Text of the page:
Two words define China and Africa’s relationship: debt and infrastructure. Over the last two decades, China’s state-backed banks lent African governments billions for roads, ports and airports built by Chinese companies as part of the belt-and-road initiative. As in Angola and Congo, some deals linked repayment to the extraction of natural resources. State-backed lending has since dwindled, as China seeks new funding models.
China says this has been a “win-win” for both. African leaders say China was the only country willing to meet their infrastructure needs. Critics argue that China has built white elephants, fostered corruption and encouraged indebtedness. New research suggests China has been neither the benevolent partner of propaganda nor the scoundrel of the West’s imagination. It also shows that Africans can get more out of the relationship, depending on how they negotiate.
Like the West, China substantially increased its development finance to Africa in the 2000s. Unlike the West, most of it took the form of loans at or near market rates, rather than aid. From 2000 to 2020, Chinese state financiers lent $160bn to African governments. Whereas Western aid or World Bank lending is typically widely spread, almost two-thirds of China’s loans to Africa were for infrastructure. From 2007 to 2020, Chinese infrastructure financing for sub-Saharan Africa was 2.5 times as big as all other bilateral institutions combined. There is little substance to claims of “debt-trap diplomacy”, in which China hoodwinks borrowers so as to seize assets. It is more accurate to say that China’s hard-nosed approach conflicts with its seemingly benevolent rhetoric. China may not be a duplicitous negotiator—but it is ruthlessly self-interested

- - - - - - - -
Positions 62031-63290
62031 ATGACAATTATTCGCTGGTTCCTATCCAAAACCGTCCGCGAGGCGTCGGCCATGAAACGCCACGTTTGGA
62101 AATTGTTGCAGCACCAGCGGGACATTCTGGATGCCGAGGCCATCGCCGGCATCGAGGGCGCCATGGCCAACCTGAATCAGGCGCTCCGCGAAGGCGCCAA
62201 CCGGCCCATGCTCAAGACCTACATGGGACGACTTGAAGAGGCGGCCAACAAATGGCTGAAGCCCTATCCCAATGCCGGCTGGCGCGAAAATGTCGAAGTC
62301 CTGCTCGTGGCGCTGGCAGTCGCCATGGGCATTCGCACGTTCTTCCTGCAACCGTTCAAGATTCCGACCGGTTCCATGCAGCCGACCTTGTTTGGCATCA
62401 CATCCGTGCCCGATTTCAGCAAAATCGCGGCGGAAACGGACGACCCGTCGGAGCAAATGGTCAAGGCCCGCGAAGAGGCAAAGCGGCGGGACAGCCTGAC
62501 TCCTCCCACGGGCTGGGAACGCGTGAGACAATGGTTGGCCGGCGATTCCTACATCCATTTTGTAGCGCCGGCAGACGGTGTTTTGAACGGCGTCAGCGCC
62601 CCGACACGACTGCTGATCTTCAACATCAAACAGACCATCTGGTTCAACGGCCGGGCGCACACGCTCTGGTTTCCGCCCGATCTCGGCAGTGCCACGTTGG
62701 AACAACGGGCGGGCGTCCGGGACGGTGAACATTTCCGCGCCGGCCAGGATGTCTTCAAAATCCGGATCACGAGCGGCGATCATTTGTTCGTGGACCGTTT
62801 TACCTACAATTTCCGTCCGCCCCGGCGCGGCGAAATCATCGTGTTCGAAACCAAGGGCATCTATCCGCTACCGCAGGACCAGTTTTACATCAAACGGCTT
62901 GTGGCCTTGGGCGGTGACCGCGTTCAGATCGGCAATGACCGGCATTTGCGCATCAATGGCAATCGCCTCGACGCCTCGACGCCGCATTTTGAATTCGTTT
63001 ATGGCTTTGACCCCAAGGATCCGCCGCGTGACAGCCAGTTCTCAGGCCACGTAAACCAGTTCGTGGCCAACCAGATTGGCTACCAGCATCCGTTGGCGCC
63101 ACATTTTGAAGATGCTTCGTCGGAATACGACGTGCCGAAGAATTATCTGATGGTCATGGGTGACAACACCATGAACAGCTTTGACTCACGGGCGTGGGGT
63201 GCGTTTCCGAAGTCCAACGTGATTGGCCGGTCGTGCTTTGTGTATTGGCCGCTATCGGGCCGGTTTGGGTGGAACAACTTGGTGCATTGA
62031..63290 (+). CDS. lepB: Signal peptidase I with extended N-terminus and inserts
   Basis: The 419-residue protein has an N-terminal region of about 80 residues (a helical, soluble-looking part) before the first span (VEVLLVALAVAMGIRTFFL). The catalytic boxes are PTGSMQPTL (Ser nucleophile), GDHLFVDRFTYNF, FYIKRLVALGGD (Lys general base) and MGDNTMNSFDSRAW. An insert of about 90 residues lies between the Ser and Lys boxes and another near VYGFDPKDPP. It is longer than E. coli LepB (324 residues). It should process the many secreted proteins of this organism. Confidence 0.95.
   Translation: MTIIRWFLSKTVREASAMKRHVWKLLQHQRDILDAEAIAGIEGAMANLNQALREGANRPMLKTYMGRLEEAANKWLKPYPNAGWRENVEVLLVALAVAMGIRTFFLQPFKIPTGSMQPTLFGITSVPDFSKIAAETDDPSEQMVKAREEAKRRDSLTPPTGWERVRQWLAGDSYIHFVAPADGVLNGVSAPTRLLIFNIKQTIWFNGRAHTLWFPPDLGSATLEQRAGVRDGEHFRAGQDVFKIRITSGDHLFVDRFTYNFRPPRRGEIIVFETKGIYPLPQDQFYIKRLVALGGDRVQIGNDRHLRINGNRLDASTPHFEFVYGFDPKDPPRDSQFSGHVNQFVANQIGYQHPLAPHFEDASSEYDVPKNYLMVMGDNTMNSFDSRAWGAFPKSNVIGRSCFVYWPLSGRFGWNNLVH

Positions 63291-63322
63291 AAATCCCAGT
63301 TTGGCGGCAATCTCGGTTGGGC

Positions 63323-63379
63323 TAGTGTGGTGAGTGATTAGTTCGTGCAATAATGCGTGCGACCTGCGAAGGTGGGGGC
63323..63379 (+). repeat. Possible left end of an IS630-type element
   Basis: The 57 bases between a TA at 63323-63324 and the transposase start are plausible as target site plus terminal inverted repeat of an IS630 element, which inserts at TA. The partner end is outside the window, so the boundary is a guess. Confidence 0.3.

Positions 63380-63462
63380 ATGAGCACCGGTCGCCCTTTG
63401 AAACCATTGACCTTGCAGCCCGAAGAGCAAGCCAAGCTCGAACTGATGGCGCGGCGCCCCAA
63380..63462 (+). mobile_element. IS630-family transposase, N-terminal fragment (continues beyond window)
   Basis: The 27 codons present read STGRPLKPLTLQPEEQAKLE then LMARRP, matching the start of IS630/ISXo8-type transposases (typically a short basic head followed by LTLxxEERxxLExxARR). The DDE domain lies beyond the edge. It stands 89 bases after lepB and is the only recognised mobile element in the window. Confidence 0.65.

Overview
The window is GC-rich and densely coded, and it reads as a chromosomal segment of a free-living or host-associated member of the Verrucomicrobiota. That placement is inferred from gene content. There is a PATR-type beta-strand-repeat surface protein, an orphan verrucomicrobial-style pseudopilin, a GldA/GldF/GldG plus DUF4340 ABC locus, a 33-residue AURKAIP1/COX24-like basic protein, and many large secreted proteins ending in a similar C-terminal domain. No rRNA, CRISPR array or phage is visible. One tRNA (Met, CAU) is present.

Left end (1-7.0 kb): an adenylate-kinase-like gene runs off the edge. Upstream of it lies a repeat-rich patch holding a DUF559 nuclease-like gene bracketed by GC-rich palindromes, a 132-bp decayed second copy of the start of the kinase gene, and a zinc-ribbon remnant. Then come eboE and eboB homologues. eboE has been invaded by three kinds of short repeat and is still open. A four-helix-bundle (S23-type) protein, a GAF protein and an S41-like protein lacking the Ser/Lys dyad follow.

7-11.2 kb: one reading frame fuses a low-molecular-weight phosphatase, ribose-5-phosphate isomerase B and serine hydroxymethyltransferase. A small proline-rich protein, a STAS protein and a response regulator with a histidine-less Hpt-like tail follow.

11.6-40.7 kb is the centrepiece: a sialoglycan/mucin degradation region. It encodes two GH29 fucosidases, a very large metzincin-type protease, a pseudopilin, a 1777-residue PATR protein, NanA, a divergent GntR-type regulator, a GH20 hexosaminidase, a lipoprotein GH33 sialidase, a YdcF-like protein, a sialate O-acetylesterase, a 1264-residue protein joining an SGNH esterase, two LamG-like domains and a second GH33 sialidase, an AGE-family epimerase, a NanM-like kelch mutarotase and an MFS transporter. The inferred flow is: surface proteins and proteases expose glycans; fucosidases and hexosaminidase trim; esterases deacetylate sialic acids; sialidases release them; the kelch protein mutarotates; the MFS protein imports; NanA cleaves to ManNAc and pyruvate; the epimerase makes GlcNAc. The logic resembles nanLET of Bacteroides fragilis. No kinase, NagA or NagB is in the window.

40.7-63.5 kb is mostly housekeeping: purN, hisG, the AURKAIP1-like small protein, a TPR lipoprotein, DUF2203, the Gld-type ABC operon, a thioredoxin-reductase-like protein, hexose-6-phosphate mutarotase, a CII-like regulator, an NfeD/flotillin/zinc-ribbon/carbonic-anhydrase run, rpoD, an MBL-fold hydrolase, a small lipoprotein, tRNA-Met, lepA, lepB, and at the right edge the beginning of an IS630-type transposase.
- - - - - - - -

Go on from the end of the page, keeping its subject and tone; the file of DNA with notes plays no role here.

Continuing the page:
Getting the world’s attention can be a good thing when you are trying to launch a new product, or in the case of NFTs, a new theory of ownership. OpenSea is an eBay-like site where people can browse millions of NFTs, buy the images, and put their own up for sale. In the last 18 months, OpenSea has become the dominant NFT marketplace and one of the highest-profile crypto start-ups. The company has raised more than 400 million USD from investors, valuing it at a staggering 13.3 billion USD, and recruited executives from tech giants like Meta and Lyft.
But with that attention comes the scrutiny of regulators. Just last week, US prosecutors in New York’s Southern District have charged and arrested Nathaniel Chastain, a former product manager at the online marketplace OpenSea. The 31-year-old faces one count of wire fraud and one count of money laundering, in connection with a scheme to commit insider trading in non-fungible tokens, or NFTs, “using confidential information about what NFTs were going to be featured on OpenSea’s homepage for his personal financial gain”. According to a Department of Justice press release, each count carries a maximum sentence of 20 years in prison.
The crypto world has long operated on the outskirts of the internet. As it goes more mainstream, we will see whether it can hold up under the spotlight.